Using LinkedIn in Your Job Search
The first question that you must answer is: are you trying to find a job or are you trying to be found? Put another way are you pursuing an opportunity or do you want the opportunity pursuing you.
There is a huge difference in the success you will achieve if others are pursuing you. If you are being pursued it means that you have created a brand, that people know you by what you have done and are capable of doing. You are recognized for the value that you offer. Is this important? Absolutely, you want to be in the driver’s seat!
So You Want To Be Found
Obviously you are in a much stronger bargaining position if the employer has done the search and is now pursuing you. To me, this is the situation I prefer.
Wanting to be found, however, requires that you have the right mindset. You must not only feel that you are worthy of being sought after, but you must believe that you deserve to be sought after. You must also have the experience to back it up.
To be the object of the search a person must have a very strong profile. You must understand the skills and abilities that you possess. These aren’t the ones that you think you possess, but the ones that others believe you possess.
Descriptors Others Attribute to You
Developing this list requires you contact former co-workers, managers, customers, subordinates, vendors, and others with whom you have interacted and ask them for an honest assessment of your skills and abilities. Ideally they will include examples of situations where you displayed the skills and abilities that they identify. Assemble the list and look for the recurring theme in the lists. Obviously the more lists that you have the better picture you can develop.
Next research advertised jobs based upon the skills and abilities that you have compiled from the above exercise. Find out what job titles are associated and what additional skills are desired. Check your lists and see how the assessments you received can compliment these additional desired skills.
Use the Google SEO tool to find out the frequency the skills on your list are used as search criteria and factor that into your choices.
Develop Your List of Keywords
Once you have completed these tasks build your profile to include these keywords. Seed these words, as appropriate, in your prior work experience, your professional headline, your summary, and your interests. Ask the people that provided you with your skills inventory to write recommendations that include these words as well.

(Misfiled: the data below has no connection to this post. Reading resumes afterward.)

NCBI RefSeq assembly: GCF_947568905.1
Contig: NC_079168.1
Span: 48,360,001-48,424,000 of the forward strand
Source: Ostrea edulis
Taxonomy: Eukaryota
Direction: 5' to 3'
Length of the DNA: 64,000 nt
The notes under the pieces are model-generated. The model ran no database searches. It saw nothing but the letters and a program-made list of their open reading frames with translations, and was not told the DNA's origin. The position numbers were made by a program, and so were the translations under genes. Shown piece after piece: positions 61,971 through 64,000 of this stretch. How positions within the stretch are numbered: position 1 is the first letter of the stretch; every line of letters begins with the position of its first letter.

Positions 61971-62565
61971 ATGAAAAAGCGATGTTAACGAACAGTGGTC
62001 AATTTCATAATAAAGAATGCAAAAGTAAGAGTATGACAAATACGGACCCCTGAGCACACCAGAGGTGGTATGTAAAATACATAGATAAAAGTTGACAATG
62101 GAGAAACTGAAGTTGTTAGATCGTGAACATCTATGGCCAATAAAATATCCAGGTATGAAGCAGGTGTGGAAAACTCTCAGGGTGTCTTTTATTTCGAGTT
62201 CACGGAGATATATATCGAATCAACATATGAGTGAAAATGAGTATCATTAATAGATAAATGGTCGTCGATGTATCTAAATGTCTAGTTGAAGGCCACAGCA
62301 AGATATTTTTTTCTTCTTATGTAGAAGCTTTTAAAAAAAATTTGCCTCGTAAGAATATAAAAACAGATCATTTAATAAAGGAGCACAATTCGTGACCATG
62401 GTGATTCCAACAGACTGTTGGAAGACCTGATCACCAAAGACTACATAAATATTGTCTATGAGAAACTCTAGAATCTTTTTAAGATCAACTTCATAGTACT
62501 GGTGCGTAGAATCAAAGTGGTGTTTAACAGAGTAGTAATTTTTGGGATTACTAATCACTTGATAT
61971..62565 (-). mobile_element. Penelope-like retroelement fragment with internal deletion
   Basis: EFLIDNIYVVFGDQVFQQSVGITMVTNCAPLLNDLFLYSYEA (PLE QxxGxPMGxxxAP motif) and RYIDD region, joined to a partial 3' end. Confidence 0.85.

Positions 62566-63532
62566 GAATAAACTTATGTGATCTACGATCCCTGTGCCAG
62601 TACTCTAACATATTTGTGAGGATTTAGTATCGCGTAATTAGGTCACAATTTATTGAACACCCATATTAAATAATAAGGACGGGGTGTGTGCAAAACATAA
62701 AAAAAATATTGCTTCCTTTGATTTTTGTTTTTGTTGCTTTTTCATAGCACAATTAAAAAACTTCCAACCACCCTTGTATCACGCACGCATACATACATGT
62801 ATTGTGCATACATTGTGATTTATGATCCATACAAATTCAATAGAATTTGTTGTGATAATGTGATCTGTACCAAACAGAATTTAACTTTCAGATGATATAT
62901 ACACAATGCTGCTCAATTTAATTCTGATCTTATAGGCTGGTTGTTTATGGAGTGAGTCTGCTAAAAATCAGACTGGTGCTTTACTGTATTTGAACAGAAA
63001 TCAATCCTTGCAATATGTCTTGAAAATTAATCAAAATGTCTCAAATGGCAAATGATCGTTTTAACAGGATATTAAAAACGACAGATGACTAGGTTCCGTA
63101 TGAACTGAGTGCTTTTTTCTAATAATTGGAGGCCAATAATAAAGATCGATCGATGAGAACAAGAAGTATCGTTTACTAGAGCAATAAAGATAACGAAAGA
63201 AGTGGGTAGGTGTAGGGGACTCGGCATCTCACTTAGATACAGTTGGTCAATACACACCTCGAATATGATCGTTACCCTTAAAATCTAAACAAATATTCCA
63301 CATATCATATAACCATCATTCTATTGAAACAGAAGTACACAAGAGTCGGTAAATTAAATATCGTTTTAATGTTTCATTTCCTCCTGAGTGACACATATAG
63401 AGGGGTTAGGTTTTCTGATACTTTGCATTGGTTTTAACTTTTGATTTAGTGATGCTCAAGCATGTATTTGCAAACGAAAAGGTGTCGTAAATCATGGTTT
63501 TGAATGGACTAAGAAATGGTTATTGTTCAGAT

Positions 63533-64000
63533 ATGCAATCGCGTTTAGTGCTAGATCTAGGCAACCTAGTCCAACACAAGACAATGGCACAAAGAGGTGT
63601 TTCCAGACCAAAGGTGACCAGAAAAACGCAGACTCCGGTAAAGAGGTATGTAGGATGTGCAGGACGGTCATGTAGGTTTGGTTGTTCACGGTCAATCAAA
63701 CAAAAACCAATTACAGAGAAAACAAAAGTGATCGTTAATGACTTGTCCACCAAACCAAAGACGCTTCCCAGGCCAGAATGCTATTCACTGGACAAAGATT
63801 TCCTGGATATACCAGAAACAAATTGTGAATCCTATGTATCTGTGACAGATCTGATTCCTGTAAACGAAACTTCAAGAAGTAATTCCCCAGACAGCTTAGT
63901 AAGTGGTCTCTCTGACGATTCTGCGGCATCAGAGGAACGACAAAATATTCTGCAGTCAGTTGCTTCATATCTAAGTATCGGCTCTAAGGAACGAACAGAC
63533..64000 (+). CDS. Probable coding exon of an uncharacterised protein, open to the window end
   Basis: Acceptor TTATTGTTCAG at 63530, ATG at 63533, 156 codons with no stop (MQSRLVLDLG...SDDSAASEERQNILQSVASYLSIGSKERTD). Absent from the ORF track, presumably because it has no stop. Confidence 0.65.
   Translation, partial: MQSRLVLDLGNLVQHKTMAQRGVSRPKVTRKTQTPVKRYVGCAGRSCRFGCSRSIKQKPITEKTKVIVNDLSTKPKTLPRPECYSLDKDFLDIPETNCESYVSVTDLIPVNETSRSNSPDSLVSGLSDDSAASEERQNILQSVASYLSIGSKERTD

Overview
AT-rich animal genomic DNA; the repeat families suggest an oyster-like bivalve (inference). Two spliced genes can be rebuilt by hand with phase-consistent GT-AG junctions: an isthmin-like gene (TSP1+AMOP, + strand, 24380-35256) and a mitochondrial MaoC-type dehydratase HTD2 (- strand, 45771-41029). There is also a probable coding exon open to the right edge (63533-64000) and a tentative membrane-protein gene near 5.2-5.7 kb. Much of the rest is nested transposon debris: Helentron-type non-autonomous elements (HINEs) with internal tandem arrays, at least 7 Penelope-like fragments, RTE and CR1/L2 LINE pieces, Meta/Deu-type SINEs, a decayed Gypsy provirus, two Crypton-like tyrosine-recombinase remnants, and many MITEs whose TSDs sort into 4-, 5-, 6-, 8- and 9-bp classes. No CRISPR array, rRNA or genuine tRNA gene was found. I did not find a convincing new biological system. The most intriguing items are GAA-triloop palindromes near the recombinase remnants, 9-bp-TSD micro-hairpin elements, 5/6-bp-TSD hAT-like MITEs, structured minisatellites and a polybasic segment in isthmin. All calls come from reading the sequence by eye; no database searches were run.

To get the best attention, not necessarily the most attention, you want to be very focused in your process. Employers like to know what they are getting and where they will be able to use your talents. There is nothing more frustrating to an employer than to have someone say “I will do anything”; most businesses do not have “anything” jobs.
If you are pursuing the job and doing the looking you still want to have a detailed understanding of what skills and abilities people attribute to you. Build your profile around those skills and abilities. Again do the Google search to see which skills or abilities were desired by the most prospective employers.
Your resume must showcase these same talents; consistency is important. Do not make your resume a duplicate of your profile; instead your profile is your opportunity to expand on the resume and tell more details of your story. It is critical that resumes and on-line profiles tell your story. People like reading stories; they don’t want to simply have a bunch of facts shoved at them. Ideally they want the story that bears out the facts.
Use LinkedIn to search for the key skills and abilities that you possess to see who and what job titles were unearthed. Continue doing searches on the key skills and abilities, but also do searches on the job titles that you uncover.
Study the profiles of the individuals that you find with positions that had appeal to you and assess those profiles compared to yours to see how you could improve.
We are never perfect; we can always improve; but we don’t want that improvement process to cloud our true objective of getting a job.